Yes, we should learn from history, however you have to remember just that, history is the study of the past and does not define present day. I have seen some interviews and/or read articles of prominent black people, ie. Condoleeza Rice, Larry Elder, Thomas Sowell, Candace Owens and Morgan Freeman to name a few. The common theme is overall things have come a long way with regards to racism and these are from people who's families have actually live with it first hand. Also, it should be noted that all of these people are very successful. I acknowledge there is still racism today, and I doubt it will be ever fully eradicated from society. However, there is hope and you are part of that. Just how your parents have raised you to treat all people equally and to live by our country's founding, “We hold these truths to be self-evident, that all men are created equal, that they are endowed by their Creator with certain unalienable Rights, that among these are Life, Liberty and the pursuit of Happiness.” You will pass this on to your children.

 

Now in regards to white privilege, I guess you would include me in that misnomer since I also live in Sparta and have light colored skin tone. I would like to share some of my history. My paternal Grandfather came over from Italy through Ellis island with just $19 in his pocket. He took a job as a tailor saved enough money to bring his wife to America. Italians were discriminated back then. Called names like ginney, WOP and garlic eaters. You could say the same about Irish and the list goes on.

My grandparents had children and my father after coming back from WWII, started a business borrowing money from relatives. He would pick up used bags (we would call them “recycled” today) mend the holes and resell them or if they couldn't be repaired would open them into sheets and sell into the nursery trade for balling up root balls. He took on a partner, grew the business, burned down to the ground during the Vietnam war while producing sandbags on a Sunday and I still remember him coming home from the hospital with 2nd and 3rd degree burns and asking my mother if he was going to live. Today, my father has passed on, and the business has grown to 4 locations. My brother and I are at our desks at 6am and leave between 5-6 pm. The joke being we only work half a day.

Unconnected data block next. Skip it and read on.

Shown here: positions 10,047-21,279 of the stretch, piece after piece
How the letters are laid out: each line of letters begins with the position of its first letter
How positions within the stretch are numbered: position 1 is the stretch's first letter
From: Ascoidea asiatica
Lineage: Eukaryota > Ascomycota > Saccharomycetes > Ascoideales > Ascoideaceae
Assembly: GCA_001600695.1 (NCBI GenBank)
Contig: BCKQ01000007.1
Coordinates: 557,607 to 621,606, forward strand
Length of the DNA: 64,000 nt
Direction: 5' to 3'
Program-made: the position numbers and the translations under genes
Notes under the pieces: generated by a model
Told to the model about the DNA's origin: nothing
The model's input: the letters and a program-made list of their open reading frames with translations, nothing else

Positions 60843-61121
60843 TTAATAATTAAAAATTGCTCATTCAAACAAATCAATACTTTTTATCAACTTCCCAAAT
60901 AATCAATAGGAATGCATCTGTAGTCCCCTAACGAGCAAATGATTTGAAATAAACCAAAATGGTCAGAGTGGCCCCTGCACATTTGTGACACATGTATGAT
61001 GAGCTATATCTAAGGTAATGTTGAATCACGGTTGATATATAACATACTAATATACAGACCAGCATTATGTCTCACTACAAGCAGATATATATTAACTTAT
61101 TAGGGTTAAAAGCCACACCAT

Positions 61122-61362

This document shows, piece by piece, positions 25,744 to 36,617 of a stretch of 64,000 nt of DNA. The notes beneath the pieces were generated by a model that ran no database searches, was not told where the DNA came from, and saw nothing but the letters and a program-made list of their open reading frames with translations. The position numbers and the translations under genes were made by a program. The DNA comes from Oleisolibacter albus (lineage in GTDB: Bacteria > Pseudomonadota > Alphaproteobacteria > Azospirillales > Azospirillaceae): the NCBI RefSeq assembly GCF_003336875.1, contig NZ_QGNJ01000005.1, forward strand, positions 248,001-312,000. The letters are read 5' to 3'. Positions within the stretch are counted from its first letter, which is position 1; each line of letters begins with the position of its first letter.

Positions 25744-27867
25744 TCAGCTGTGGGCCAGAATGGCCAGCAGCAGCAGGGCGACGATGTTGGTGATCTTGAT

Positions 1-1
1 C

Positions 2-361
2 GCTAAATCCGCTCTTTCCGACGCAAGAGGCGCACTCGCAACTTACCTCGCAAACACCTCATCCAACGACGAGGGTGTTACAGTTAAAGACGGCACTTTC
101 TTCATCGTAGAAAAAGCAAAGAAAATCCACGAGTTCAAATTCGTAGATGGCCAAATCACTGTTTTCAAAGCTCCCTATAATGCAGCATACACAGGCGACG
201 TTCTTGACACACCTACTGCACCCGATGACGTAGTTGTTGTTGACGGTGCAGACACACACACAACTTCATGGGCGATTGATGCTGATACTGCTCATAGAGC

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I have grown up in this business and have worked with many good people over the years and this is what I have seen. At one time we had a sizable work force of Haitians. They would put their children in Catholic schools even though being a unskilled worker earning low wages. One day I ask one of them why he did that. He said the public schools lacked discipline, had gangs, drugs etc. He also was very strict and would not let his children stay out late at night. His children are grown now and he was very proud of them. One became a policeman, one a fireman, one the manager of Home Depot and his daughter a hygienist. He retired a few years ago and passed on last year. At the wake his children paid him honor by thanking him for what they call, “tough love”. There were others like him. So to me it comes from setting you mind to what you want to do and work hard to achieve it.

 

In closing, one of the most powerful things you can for yourself and others is offering forgiveness. As Jesus said, “Father, forgive them, for they know not what they do.” So I ask for us to not forget, but to forgive and move on.